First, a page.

Snapshots from around Europe

07 July 2004

The Štip-based Association for the Protection of Human Rights of Roma (ARRP) and ERRC sources reported that about twenty Roma sought medical help after they were beaten by the local police during a raid in Štip, western Macedonia. Shortly after midnight on August 3, a Romani man, Mr S. Jusinov, was returning home with four other members of his family from the local "Kruševo" restaurant, where a Romani religious circumcision party was taking place. Out in the street, a fight broke out between him and Mr Zoran Šorov. Mr Šorov is reportedly a European champion in free-style wrestling, and works for the local police as their gym trainer. Mr M. Jusinov, the father-in-law of S. Jusinov, also got involved in the fight, and after overcoming Mr Šorov the Roma went home. Mr Šorov apparently called the police and, shortly after that, ten policemen arrived at the restaurant, expecting to find Mr Šorov's alleged attackers. Without any explanation, the policemen started indiscriminately beating the Romani men, women and children present. Mr Seljami Demirovski, whose son's circumcision was celebrated, described the event to the ERRC, "There were around fifty guests at the party, when ten policemen came into the restaurant. I approached them and asked them what they wanted, but they started to beat me and other guests with their truncheons." The police also fired two shots into the air. Another witness to the events, Mr Mefail Asanovski, was sitting further inside the restaurant and could only see that there was fighting going on at the entrance. He called the police, who told him that a squad had been sent there already. When Mr Asanovski hung up, he saw a policeman standing next to him, who grabbed him by his hair and started beating him; four other policemen joined. One of the policemen took a child out of the arms of Ms Remzije Durmišova, a Romani woman in the seventh month of pregnancy, threw the child on the floor and then started beating her with his truncheon. After the policemen hit her on her back, Ms Durmišova felt a sharp pain in her abdomen. Her husband tried to protect her, but then he was attacked as well. At the end of the raid, which reportedly lasted about 45 minutes, Mr Durmišov asked the police to help him take his wife to the hospital, which they refused. Mr Durmišov managed to arrange for transport to the Štip hospital. The doctor on duty, however, refused to examine Ms Durmišova after hearing that the latter had been beaten by police. Ms Durmišova was received and examined at the same hospital the next day, where the doctors informed her that her baby's health was not jeopardised.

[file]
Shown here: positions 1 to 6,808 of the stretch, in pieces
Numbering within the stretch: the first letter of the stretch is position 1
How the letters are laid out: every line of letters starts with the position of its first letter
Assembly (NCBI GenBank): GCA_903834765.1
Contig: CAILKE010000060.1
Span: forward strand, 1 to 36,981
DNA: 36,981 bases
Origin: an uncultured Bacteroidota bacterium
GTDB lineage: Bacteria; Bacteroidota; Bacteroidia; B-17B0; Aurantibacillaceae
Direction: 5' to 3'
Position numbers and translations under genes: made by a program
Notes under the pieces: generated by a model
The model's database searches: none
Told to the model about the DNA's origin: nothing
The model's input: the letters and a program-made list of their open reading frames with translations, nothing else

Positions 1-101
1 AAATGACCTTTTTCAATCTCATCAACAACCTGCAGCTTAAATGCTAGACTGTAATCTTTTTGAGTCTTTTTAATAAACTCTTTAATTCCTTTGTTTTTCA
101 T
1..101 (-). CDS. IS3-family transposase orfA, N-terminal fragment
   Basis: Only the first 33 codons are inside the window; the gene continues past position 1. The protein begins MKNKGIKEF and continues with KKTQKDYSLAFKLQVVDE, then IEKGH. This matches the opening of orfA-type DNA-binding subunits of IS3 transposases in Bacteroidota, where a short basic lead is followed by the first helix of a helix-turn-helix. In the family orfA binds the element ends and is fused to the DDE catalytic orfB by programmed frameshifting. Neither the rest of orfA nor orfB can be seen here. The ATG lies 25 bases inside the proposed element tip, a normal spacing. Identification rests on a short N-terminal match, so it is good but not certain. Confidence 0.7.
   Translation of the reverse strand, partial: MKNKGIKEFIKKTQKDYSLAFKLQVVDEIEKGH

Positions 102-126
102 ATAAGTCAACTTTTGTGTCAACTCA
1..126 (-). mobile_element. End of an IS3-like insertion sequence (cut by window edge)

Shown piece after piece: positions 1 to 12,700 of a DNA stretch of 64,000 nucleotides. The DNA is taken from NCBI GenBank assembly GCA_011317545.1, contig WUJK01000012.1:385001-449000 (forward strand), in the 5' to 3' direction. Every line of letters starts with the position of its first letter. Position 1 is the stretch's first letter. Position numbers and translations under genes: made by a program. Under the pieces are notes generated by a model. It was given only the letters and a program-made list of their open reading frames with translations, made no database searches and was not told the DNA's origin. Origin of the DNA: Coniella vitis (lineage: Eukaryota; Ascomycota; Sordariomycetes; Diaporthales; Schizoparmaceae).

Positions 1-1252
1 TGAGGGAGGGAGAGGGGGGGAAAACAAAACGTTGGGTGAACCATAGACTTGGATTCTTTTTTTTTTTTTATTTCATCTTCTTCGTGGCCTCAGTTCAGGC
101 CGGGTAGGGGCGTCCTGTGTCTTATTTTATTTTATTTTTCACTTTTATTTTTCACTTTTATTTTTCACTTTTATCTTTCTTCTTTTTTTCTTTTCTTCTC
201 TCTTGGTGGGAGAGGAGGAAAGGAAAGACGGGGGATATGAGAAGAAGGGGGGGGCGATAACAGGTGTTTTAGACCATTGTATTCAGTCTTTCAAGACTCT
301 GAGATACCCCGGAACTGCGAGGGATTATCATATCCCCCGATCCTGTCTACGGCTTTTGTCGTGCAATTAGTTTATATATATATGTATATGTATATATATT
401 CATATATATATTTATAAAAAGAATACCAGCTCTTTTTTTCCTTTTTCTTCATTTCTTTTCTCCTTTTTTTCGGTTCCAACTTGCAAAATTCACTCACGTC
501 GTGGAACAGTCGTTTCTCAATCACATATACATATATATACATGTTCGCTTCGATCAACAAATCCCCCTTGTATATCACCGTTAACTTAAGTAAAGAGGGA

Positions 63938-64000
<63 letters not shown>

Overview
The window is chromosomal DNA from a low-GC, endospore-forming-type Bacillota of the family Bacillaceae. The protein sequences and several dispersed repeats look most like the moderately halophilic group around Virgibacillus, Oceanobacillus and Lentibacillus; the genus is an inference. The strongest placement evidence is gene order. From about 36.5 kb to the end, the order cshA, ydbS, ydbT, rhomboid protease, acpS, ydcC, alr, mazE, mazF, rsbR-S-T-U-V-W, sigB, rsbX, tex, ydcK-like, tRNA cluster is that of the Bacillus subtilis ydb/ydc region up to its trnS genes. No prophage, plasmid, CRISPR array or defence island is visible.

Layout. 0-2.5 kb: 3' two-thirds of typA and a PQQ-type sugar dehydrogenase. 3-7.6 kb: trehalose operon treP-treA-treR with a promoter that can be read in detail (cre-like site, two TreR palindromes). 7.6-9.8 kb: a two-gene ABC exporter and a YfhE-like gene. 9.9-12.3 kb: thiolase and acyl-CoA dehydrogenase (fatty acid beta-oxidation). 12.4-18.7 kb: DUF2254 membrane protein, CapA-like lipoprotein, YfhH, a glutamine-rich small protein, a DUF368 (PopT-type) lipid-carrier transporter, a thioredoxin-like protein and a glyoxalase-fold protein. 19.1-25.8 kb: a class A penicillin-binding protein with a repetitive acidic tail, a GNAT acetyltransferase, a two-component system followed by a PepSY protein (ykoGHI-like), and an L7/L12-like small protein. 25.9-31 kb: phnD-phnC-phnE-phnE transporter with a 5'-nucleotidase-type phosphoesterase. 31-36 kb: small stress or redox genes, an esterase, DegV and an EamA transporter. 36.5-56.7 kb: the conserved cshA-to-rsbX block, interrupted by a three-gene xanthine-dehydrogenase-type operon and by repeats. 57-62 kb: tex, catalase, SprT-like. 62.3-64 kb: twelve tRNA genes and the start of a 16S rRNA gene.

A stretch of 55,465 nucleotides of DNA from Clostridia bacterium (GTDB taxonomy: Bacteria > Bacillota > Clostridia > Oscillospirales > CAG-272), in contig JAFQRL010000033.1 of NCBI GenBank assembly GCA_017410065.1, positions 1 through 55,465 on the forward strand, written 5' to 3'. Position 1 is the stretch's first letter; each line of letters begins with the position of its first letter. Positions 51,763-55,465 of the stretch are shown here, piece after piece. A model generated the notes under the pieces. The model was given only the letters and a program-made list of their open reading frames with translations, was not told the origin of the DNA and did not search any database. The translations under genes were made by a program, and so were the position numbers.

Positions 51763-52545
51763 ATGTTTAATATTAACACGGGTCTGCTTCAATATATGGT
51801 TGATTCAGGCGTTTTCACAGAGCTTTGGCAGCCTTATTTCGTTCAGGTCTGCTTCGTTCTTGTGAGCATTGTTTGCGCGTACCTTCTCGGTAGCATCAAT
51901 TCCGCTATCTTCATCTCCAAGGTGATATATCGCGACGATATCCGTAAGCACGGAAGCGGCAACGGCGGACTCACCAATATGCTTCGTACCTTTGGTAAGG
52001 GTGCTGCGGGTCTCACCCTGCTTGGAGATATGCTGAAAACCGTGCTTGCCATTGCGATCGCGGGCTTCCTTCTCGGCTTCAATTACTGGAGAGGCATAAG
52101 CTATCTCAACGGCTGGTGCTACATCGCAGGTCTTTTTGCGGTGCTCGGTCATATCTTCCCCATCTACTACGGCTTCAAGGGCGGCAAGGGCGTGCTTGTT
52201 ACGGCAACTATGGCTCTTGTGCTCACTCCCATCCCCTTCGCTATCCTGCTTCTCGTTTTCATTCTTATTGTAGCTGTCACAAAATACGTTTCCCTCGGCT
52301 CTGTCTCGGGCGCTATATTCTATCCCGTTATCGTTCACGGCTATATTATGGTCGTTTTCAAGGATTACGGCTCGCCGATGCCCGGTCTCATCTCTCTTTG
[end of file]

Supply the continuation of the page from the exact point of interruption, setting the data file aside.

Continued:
Twenty other Romani persons beaten during the raid also asked for medical help at the same hospital, but were turned down as they could not pay for the services.

According to the ARRP, in the following two days seven Roma in Štip were individually taken to the police station in relation to the raid and were beaten there. Mr Amdi Djeludinov, a 25-year-old Rom from Štip, had witnessed both the fight in the street and the police brutality in the restaurant. Mr Djeludinov told the ERRC that the next day the police took him to the station, where the policemen beat him for two hours, insulted his ethnic origins and once pointed a gun at his head, after which Mr Djeludinov falsely confessed that he had been involved in beating Mr Šorov. "This is not the first time that the local police in Štip exercise brutality against Roma without any consideration whether the Roma are guilty or not", Ms Enise Demirova, president of a local Roma organisation Čerenje, told the ERRC. The ARRP have filed a criminal complaint against the Štip department of the Macedonian Ministry of Interior.

(Association for the Protection of Human Rights of Roma, Čerenje, ERRC)



Challenge discrimination, promote equality


Receive our public announcements Receive our Roma Rights Journal


The latest Roma Rights news and content online

join us

Find out how you can join or support our activities